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Giuseppe Di Palma

Professor Emeritus
510 642-4649
646 Social Sciences Building
Personal Statement

I have been a member of this faculty since 1964. I first taught and did quantitative research on political behavior (Apathy and Participation: Mass Politics in Western Societies). Subsequently, I moved my attention to modern Italy and Southern Europe as cases of peripheral development (Surviving without Governing:The Italian Parties in Parliament). In the Seventies and Eighties my attention moved to democratic theory and transitions to democracy (To Craft Democracies). Democracy beyond the nation state was an added focus of attention during the Nineties (Restructuring Territoriality: Europe and the United States Compared, coedited with Chris Ansell). After my retirement, I began to look into the demise of The Thirty Glorious Years (1945-75) of European and American Democracies and the role that neoliberalism and its narratives have played in that demise. The Modern State Subverted: Risk and the Deconstruction of Solidarity, was published in the fall of 2013.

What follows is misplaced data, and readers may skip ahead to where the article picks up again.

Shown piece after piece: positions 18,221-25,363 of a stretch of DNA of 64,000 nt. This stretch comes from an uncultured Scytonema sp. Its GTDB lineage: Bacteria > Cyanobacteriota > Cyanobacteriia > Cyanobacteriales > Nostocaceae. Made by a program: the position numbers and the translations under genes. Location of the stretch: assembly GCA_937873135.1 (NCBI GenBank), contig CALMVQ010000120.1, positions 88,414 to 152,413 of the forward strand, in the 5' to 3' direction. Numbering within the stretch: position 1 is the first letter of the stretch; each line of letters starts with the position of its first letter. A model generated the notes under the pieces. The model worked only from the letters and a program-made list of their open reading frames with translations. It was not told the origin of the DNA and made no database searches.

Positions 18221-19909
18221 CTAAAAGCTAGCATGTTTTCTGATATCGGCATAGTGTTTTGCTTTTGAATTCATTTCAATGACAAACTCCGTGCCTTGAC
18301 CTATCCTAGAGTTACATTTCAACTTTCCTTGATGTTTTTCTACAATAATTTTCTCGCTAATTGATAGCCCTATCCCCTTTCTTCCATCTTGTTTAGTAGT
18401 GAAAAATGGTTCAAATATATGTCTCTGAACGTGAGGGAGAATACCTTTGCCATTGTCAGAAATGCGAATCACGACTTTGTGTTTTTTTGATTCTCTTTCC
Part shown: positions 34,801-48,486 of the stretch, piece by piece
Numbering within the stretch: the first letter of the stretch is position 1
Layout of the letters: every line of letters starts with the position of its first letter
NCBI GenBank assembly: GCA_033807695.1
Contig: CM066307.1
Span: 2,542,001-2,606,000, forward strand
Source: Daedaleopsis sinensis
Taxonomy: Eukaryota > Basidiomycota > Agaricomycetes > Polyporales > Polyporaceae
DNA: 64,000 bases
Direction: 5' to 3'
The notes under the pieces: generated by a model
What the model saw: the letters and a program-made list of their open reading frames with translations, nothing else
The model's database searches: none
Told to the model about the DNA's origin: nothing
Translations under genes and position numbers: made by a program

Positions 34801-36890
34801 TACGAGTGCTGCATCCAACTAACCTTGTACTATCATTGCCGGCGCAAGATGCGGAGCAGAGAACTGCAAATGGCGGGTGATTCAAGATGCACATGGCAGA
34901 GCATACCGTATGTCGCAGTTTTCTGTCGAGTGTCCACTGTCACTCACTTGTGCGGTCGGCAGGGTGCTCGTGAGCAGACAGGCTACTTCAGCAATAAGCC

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Law degree, Padova, Italy
Ph.D. Political Science, Berkeley